# Get the Knowledge that sets you free...Science and Math for K8 to K12 students

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## Properties of Matter

Density, the property that makes you float If an object is less dense than the fluid in which it is placed, it will float. If it is more dense than the fluid, it will sink. Without swimming a person does sink in a pool since human body is denser than water. The Dead Sea, on the borders of Israel and Jordan, is the world's saltiest and densest body of water. Since human bodies have a lower density than the water of the Dead Sea, people can float in it effortlessly. The extremely salty water holds people up instead of letting them sink. The high salinity of the water provides swimmers with natural buoyancy without any efforts.

## After completing the topic, the student will be able to:

• Discuss the need of measurements in everyday life.
• Categorize the units used for scientific measurements into English System and Metric system.
• Distinguish fundamental unit and derived unit.
• Derive units for different physical quantities from fundamental units.
• Define the standard units of fundamental properties of matter such as mass, length etc.
• Give the mathematical and physical relationship between different physical quantities.
• Calculate the magnitude of one physical quantity from the magnitude of other given quantities.
Physical and chemical changes Liquid water and ice are both composed of water molecules. Melting the ice cube doesn't change the chemical composition of the molecules.
Measuring jar (cup) To transfer a desired volume of liquid, a measuring jar is used. As the composition of water is not effected during the process, volume is a physical property
Physical and chemical properties of matter

As we look at our surroundings, we observe a large variety of things with different shapes, sizes and textures. How can we distinguish or characterize those substances? Every substance has its own set of properties or characteristics that allow us to distinguish it from other substance. In chemistry we can view the substances on both the macroscopic level and the microscopic level. On macroscopic level we can directly observe the substance with our naked eye and we can feel it all over. But microscopic level is the level of small particles like atoms and molecules.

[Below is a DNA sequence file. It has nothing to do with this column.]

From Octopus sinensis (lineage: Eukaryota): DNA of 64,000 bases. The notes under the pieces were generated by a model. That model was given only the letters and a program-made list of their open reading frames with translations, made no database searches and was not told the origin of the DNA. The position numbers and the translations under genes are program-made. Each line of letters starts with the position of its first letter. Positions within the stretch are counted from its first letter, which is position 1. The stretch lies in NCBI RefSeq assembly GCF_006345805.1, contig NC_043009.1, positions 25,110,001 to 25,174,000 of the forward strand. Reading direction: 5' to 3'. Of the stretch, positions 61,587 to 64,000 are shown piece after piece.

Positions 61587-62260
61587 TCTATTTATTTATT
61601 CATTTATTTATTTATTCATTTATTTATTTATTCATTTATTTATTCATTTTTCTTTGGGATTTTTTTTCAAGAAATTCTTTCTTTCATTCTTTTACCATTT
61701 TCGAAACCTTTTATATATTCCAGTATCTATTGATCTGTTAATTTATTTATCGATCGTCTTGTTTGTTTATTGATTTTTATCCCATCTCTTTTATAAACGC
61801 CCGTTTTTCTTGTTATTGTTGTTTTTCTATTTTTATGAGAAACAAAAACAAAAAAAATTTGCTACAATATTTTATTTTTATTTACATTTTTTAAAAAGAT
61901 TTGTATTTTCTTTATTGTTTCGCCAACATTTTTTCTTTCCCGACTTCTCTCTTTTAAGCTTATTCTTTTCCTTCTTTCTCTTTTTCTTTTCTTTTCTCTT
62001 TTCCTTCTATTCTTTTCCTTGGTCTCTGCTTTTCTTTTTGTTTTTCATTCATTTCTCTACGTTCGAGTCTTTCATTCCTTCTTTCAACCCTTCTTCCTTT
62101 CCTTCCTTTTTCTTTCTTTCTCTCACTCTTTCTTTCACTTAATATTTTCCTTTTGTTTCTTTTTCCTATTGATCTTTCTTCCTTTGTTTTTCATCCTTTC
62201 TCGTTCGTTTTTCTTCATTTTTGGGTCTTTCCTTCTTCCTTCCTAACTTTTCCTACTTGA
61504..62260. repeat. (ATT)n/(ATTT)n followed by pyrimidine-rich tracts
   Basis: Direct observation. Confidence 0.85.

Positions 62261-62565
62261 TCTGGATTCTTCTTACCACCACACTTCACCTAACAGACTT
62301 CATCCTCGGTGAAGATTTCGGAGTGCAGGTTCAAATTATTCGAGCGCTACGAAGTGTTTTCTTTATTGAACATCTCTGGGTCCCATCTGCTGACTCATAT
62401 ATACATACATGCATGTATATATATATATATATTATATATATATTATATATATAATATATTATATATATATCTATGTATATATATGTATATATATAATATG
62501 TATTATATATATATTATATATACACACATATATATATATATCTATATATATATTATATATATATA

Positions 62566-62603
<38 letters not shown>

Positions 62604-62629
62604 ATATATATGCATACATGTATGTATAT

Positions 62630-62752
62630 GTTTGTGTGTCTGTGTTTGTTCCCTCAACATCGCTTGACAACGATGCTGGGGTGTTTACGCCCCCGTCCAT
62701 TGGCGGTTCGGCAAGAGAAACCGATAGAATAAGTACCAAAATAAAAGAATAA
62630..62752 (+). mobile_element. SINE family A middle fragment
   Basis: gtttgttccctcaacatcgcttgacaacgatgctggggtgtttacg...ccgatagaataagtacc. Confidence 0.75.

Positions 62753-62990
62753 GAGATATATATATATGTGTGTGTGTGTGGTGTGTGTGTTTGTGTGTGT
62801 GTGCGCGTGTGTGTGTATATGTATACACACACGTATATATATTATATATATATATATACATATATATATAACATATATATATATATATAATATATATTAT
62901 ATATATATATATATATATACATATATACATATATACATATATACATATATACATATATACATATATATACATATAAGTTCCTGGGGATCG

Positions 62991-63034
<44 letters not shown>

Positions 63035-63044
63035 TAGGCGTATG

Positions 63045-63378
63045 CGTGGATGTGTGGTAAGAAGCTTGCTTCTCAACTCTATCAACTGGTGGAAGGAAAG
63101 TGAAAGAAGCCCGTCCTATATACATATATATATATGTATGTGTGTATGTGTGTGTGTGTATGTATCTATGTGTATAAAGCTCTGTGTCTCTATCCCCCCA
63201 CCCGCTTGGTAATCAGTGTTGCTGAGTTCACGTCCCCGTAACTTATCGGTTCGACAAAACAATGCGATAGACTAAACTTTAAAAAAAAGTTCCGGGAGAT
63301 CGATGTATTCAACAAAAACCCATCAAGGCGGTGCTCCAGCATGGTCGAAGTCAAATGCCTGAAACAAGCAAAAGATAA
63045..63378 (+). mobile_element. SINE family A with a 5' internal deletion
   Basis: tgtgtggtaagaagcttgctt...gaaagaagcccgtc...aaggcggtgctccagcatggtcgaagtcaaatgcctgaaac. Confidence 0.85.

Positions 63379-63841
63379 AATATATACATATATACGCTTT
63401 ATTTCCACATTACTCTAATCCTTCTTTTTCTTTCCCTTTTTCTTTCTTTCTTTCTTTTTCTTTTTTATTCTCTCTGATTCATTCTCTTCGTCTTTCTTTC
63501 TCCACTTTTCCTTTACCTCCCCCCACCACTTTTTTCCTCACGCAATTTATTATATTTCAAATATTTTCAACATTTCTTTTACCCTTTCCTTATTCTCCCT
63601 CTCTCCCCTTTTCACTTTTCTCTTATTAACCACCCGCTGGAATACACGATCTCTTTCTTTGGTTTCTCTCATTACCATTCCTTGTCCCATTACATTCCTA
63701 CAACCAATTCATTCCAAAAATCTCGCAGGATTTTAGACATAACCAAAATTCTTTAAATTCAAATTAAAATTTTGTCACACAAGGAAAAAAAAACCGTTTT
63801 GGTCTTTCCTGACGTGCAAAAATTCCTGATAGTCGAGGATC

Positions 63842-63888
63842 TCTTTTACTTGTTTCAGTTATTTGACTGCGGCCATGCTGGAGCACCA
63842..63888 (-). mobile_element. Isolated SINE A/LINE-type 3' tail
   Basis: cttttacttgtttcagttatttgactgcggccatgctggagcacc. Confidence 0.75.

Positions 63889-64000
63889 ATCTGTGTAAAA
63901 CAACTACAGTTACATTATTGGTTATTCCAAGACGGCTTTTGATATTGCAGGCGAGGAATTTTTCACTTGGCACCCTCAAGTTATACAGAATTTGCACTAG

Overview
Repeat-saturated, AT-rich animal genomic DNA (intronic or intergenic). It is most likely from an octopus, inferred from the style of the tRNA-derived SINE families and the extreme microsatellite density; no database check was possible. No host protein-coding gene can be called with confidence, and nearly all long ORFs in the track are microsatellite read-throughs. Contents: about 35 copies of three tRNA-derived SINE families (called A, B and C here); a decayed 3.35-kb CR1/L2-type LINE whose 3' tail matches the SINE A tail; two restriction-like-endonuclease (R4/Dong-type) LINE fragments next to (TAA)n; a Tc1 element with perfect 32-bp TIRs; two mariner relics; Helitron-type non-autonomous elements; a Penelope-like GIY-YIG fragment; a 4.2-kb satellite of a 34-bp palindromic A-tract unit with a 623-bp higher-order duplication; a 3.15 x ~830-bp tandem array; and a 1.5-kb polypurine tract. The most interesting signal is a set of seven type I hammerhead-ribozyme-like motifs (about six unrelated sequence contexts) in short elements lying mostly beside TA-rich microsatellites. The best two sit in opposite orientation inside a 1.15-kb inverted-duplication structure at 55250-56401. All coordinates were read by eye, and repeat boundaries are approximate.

For example, at macroscopic level solids possesses definite shape and size but at microscopic level there is a regular frame work of atoms and molecules in a crystal lattice. We express the properties of matter in both of these levels. The important macroscopic properties of matter are length, area, mass, volume, weight and density. The important microscopic properties are mass, speed, kinetic energy of atoms or molecules that make up a substance.

These properties of substances are also classified into − physical properties and chemical properties. Physical properties are those properties which can be measured or observed without changing the identity or the composition of the substance. Some examples of physical properties are mass, volume, weight, density, color, odor, melting point, boiling point, density etc.

A chemical reaction should be carried out between the substances to measure or observe the chemical properties of a substance. Chemical properties are characteristic reactions of different substances which include acidity, basicity, combustibility etc.

Many physical properties of matter such as length, area, volume are quantitative in nature. A quantitative property can be measured and represented by a number, followed by units in which it is measured. For example, volume of a liquid can be represented as 5l. Here 5 is the number and ' l 'denotes litre – the unit in which the volume is measured.

Building a house need measurements The weight of the cement required is estimated and measured. The length and quantity of iron bars and bricks are fixed. The sizes of tables which are made with wood are measured. All these measurements require standard units.
Units of measurement

As we already stated, quantitative properties of matter are associated with numbers. When a number represents a measured quantity, the units of that quantity must always be specified. Almost everything that we own − house, food, vehicle, clothes, etc are manufactured with certain measured parts of matter.

For example, building a house needs raw materials like cement, bricks, iron, wood etc. The weight of the cement required is estimated and measured. The length and cross section of iron bars and quantity of bricks are fixed. The sizes of tables which are made of wood are measured. All these measurements require standard units. In chemistry a large number of chemical reactions are carried out in the laboratory. A chemist should know about the exact amount of chemicals required to carry out the reaction to minimize the wastage and obtain the maximum yield.

The units used for scientific measurements are categorized into following two different systems of measurement, the English System and the Metric System. The Metric system which was first developed in France in late eighteenth century, was more convenient as it was based on the decimal system.

The United States has traditionally used English system. In order to resolve the ambiguity, the scientist community felt that there was a need of a common standard system. In 1960, an international agreement was reached specifying a particular choice of metric units for use in scientific measurements throughout the world. This was called SIunits.